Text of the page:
I’ve learned in my life that rain is to be appreciated; it brings life and nourishment to my kind. It is the purpose of a storm cloud to spread that life. I had seen many storms over my existence, but I think back on them, and this is the one that stands out the most; more than the one that turned over an elm across the way, and more than the one that rendered the playground useless for several days due to flooding.
As water graced the earth, dirt and leaves kicked up, skipping over the ground. I noticed that the bench had begun to get splattered, and I bemoaned the fact that my branches were too bare to offer any protection from the elements. It’s seal looked tested from wear, and water damage would be a serious affliction for it. But, surprisingly, the area over part of the bench remained clear, the wood cry and untouched. The cloud hung above, refusing to release it’s essence. But I could see it wearing down with each moment.
There was a brief pause before it happened, and in it, I felt peace come from the bench, and a sense of anticipation. It told me later that feeling the cool mist tickle across it’s fading veneer was the closest to bliss a sitting instrument could ever feel. As the rain fell from above, it seemed to move in slow motion, and the cloud’s soft touch caressed the wooden seat and back, trailing down the metal legs to pool at their base. I heard it cry out, the call heartbreaking, a sense of intense fulfillment and loss washing over me. I mourned for my friend, for as the storm passed slowly, he remained, and the cloud, as is it’s nature, did not.
It has been months now, and the city has not come by to reseal the benches and tables that fell victim to the weather. Life has moved on, the park bustles with the daily goings on of people and wildlife, and I stand in my place, looking over it all. The bench has grown weak, sun dried as my branches are bare and unable to protect it from the harsh rays, and few deign to sit up on it. The rain rusted it’s bolts, and if you sit upon it just right, there’s an unsettling creaking noise from beneath you. It’s glossy look has given way to a brittle, miscolored appearance. Pieces have begun to chip away from it, splintering off and, on more than once occasion, finding themselves piercing the skin of an unsuspecting innocent.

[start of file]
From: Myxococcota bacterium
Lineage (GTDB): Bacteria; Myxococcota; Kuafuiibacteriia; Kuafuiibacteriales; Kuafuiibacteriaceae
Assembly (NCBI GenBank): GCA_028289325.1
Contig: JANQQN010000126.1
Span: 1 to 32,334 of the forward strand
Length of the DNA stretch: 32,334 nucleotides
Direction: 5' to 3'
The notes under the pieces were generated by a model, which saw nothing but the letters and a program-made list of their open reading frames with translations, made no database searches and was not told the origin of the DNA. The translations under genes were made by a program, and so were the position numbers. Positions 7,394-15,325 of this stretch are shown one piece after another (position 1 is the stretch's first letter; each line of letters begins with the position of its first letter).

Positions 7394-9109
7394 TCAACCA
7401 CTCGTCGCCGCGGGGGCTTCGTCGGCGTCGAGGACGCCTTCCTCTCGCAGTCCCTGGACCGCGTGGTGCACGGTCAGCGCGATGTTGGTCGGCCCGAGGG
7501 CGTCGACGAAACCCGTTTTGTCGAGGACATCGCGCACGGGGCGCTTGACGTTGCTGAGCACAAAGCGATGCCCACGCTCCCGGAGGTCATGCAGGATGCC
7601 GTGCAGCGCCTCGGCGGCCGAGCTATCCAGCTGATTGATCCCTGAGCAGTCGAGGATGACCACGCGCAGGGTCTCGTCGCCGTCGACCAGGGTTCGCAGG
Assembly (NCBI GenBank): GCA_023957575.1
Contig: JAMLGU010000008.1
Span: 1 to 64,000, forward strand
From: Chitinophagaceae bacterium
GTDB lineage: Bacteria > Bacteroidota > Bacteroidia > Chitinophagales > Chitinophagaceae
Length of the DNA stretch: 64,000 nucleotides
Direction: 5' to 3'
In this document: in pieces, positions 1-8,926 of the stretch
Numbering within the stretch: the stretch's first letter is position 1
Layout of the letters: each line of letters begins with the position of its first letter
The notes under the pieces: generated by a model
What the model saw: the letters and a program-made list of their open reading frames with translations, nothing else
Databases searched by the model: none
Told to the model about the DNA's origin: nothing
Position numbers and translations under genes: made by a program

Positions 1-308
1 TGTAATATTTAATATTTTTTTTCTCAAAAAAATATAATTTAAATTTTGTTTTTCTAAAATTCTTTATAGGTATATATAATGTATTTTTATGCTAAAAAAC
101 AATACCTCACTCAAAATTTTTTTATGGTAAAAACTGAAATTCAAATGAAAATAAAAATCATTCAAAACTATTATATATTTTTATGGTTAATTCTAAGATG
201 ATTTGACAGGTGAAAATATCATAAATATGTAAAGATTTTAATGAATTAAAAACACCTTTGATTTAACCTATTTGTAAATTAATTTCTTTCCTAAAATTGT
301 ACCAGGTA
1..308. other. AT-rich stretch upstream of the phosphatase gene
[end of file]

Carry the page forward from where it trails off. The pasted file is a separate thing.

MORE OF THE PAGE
There have been complaints of concern that the condition of the bench is no longer safe, and the wind carries rumors of it’s removal. We do not talk about it, because it makes it remember what it almost had, but could not. I have watched it waste away, and I have felt it’s sorrow to my innermost ring. It knows it’s days are coming to an end, and that it cannot be saved for another life, the wood weathered too far for even a toothpick. But still, it remembers fondly and with clarity the moment that first rain drop fell, and it felt the touch of love, before then unattainable, against it.
Love is said to be strong, fast and enduring. But sometimes that endurance is a curse more than a blessing. For the bench remained long after the cloud, alone. I have seen my fair share of love stories, but the tragedy of the park bench and the cloud lingers in my mind. When they take it away, I do not know if there will be a replacement for it. I do not know if I want there to be. The bench witnessed countless stories over the years, and I do not know if I want my branches to shield another to do the same. But if they do bring a replacement, I will stand tall, and I will tell the tale of how a cloud found true love once upon a park bench.